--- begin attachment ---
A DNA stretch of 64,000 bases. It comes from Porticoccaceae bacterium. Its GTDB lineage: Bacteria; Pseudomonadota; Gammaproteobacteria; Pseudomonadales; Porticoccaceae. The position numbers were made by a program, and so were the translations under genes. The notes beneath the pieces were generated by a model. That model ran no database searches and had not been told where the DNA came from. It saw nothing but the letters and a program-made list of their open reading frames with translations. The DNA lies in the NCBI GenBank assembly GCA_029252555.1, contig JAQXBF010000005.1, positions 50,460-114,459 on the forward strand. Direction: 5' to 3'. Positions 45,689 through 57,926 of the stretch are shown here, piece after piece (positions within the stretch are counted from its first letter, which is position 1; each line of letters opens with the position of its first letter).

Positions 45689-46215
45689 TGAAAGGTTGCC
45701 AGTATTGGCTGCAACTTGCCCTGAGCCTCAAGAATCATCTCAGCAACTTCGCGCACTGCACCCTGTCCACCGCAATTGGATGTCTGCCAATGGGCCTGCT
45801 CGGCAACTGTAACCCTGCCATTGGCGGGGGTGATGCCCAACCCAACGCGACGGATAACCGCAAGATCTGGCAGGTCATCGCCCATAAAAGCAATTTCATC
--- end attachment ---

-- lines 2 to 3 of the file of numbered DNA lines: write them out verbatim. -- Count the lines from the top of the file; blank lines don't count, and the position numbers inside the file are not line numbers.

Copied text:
Positions 45689-46215
45689 TGAAAGGTTGCC